I found myself wondering recently whether I really wanted someone to share their knowledge with me or whether I was glad I had just found out by accident what they hadn’t told me.
I was driving my car which is just over a year old when the radio stopped working. I pressed button after button but nothing happened. I drove to my destination, parked, did what I had to do and went back to the car. Pressed the key fob to open the door and nothing happened. Pressed it again and still nothing happened. Being of the generation where car doors had locks in them I decided to open the door using the mechanical key.
Now it’s not a Ferrari or Porsche but it does give a reassuring engine sound when it starts up. Normally that is but not that day. There was a dull thunk. Car’s don’t normally go, thunk. I can tell you, thunk in a car is an unnatural sound, it’s a sound you just don’t want to hear. I heard it that day. Thunk.
I called the emergency services and they got the car running. A natural engine sound emitted from it but would it start again if it stopped. So here was the challenge, how could it get the car home without stopping. I didn’t want to risk stopping at traffic lights and the engine dying on me so using Mark 1 Tom Young navigation system I headed off planning a route that would minimise the risk of traffic lights. Excellent example of local, tacit knowledge in action.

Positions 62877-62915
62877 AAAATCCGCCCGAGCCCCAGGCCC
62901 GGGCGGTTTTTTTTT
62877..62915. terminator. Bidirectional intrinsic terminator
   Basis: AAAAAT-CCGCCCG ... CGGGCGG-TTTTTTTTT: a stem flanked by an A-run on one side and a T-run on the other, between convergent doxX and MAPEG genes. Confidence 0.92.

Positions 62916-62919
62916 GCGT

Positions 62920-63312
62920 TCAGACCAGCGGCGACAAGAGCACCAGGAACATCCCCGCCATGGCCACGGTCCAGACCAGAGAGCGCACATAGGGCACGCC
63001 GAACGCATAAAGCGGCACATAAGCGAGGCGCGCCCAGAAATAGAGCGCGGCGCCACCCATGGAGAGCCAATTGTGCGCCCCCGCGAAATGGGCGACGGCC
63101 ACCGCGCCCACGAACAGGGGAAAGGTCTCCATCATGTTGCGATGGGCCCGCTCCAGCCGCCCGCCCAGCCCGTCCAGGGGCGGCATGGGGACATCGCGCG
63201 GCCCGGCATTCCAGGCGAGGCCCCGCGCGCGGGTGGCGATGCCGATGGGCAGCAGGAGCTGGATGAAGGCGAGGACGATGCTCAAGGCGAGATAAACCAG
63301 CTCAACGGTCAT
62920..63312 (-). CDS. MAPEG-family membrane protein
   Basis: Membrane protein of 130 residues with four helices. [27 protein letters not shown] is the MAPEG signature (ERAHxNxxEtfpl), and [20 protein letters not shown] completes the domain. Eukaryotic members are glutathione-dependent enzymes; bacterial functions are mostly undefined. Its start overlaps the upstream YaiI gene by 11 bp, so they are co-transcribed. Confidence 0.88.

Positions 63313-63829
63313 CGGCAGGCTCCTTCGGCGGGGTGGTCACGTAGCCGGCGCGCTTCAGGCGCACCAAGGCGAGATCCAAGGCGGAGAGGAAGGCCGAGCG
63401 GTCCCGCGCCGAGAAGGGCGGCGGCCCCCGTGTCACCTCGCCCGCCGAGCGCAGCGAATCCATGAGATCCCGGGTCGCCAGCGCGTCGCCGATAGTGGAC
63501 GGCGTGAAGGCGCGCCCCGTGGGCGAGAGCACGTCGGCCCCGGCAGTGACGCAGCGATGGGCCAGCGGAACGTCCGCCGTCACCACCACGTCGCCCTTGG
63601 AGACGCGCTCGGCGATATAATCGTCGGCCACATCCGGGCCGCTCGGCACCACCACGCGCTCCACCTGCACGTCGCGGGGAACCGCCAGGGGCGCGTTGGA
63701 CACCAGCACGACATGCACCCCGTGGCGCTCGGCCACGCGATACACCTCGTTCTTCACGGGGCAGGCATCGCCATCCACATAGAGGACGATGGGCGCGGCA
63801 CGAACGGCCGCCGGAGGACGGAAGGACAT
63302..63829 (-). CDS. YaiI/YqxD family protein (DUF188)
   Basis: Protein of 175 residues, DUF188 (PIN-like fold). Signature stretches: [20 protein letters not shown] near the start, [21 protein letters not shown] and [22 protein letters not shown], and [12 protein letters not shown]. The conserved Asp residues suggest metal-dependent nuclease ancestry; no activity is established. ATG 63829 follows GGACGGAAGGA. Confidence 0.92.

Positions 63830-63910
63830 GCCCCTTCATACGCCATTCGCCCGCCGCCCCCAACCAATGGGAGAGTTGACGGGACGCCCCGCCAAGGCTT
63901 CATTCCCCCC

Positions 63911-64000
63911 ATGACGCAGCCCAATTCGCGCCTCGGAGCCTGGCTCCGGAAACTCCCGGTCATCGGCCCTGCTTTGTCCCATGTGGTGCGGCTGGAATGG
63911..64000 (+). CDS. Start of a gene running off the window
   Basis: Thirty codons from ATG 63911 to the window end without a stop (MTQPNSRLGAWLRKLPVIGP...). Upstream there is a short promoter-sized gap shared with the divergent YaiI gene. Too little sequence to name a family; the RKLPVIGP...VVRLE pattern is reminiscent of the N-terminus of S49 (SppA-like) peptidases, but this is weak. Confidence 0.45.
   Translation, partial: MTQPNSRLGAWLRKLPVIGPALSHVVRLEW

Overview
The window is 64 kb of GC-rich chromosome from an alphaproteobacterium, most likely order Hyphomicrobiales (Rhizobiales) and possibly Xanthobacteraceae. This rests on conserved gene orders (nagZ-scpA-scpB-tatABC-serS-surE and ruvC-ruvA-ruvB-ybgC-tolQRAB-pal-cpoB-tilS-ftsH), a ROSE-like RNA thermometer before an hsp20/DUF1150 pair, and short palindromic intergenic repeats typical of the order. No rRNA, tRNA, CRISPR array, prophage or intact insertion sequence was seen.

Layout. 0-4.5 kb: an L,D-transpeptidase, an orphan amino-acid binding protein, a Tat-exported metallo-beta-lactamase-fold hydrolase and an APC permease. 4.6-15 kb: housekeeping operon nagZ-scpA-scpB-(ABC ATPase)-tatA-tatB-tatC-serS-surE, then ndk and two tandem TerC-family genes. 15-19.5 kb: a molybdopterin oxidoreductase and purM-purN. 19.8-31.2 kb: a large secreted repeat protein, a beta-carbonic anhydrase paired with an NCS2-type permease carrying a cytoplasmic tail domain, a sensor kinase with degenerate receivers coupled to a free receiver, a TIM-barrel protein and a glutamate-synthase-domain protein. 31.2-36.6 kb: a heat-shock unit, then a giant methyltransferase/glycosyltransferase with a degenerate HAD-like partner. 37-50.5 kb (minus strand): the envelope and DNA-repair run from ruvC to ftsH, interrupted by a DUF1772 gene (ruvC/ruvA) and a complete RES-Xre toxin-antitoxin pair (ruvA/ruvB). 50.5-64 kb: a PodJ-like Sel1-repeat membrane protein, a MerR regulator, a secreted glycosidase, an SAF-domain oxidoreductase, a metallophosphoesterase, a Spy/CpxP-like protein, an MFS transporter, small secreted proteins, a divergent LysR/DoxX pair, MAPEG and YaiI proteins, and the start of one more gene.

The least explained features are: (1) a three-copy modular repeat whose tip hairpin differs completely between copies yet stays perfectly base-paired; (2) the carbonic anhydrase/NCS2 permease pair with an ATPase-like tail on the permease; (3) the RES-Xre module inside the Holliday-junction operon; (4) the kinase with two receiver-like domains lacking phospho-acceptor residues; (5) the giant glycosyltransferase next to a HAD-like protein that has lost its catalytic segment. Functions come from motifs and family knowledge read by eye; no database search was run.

Took the car to the local dealer. Initially they thought it might be the engine immobiliser that had a fault but a couple of hours later they telephoned to say that the radio had a fault and as a result had drained the battery. They would need to order a replacement but I could collect the car any time.
The radio is an integral part of the dashboard so I wasn’t surprised they would have to order a replacement in, I expected a day, perhaps two at most. I almost fell off the seat when he said it would take 3 months. The story was that the original manufacturer went bust and the new supplier was filling back orders first and it would take 3 months to get to me. I then found out that there were six other cars of the same type in this local dealership waiting on replacement radios.
Could it be that there was a generic fault with this car but as they didn’t have replacement radios they just waited until you parked your car and found that it wouldn’t start again before they told you there was a fault with the radio? Would I have preferred to drive along unaware of this potential fault, just driving and driving until it eventually failed? Perhaps they were hoping that the new supplier would be able to create an inventory and then they would start recalling the cars? In some ways I felt sorry for the guy in the car dealership, telling people they would be without a radio for three months isn’t what they want to hear.
My colleague, Nick Milton, recent wrote in his blog about peer assists. I have always thought of peer assist as a ‘learning before’ tool so it was very interesting to hear from the Statoil delegate at the Collective Intelligence in Energy Conference that they regard it and use it as a learning during tool. You live and learn as they say. It was a good conference with great presentation from the likes of Scottish Power, Anglo American, EDP (power utility head quartered in Portugal but with global span), BP and ENI. The conversation was excellent and i truly enjoyed chairing the conference.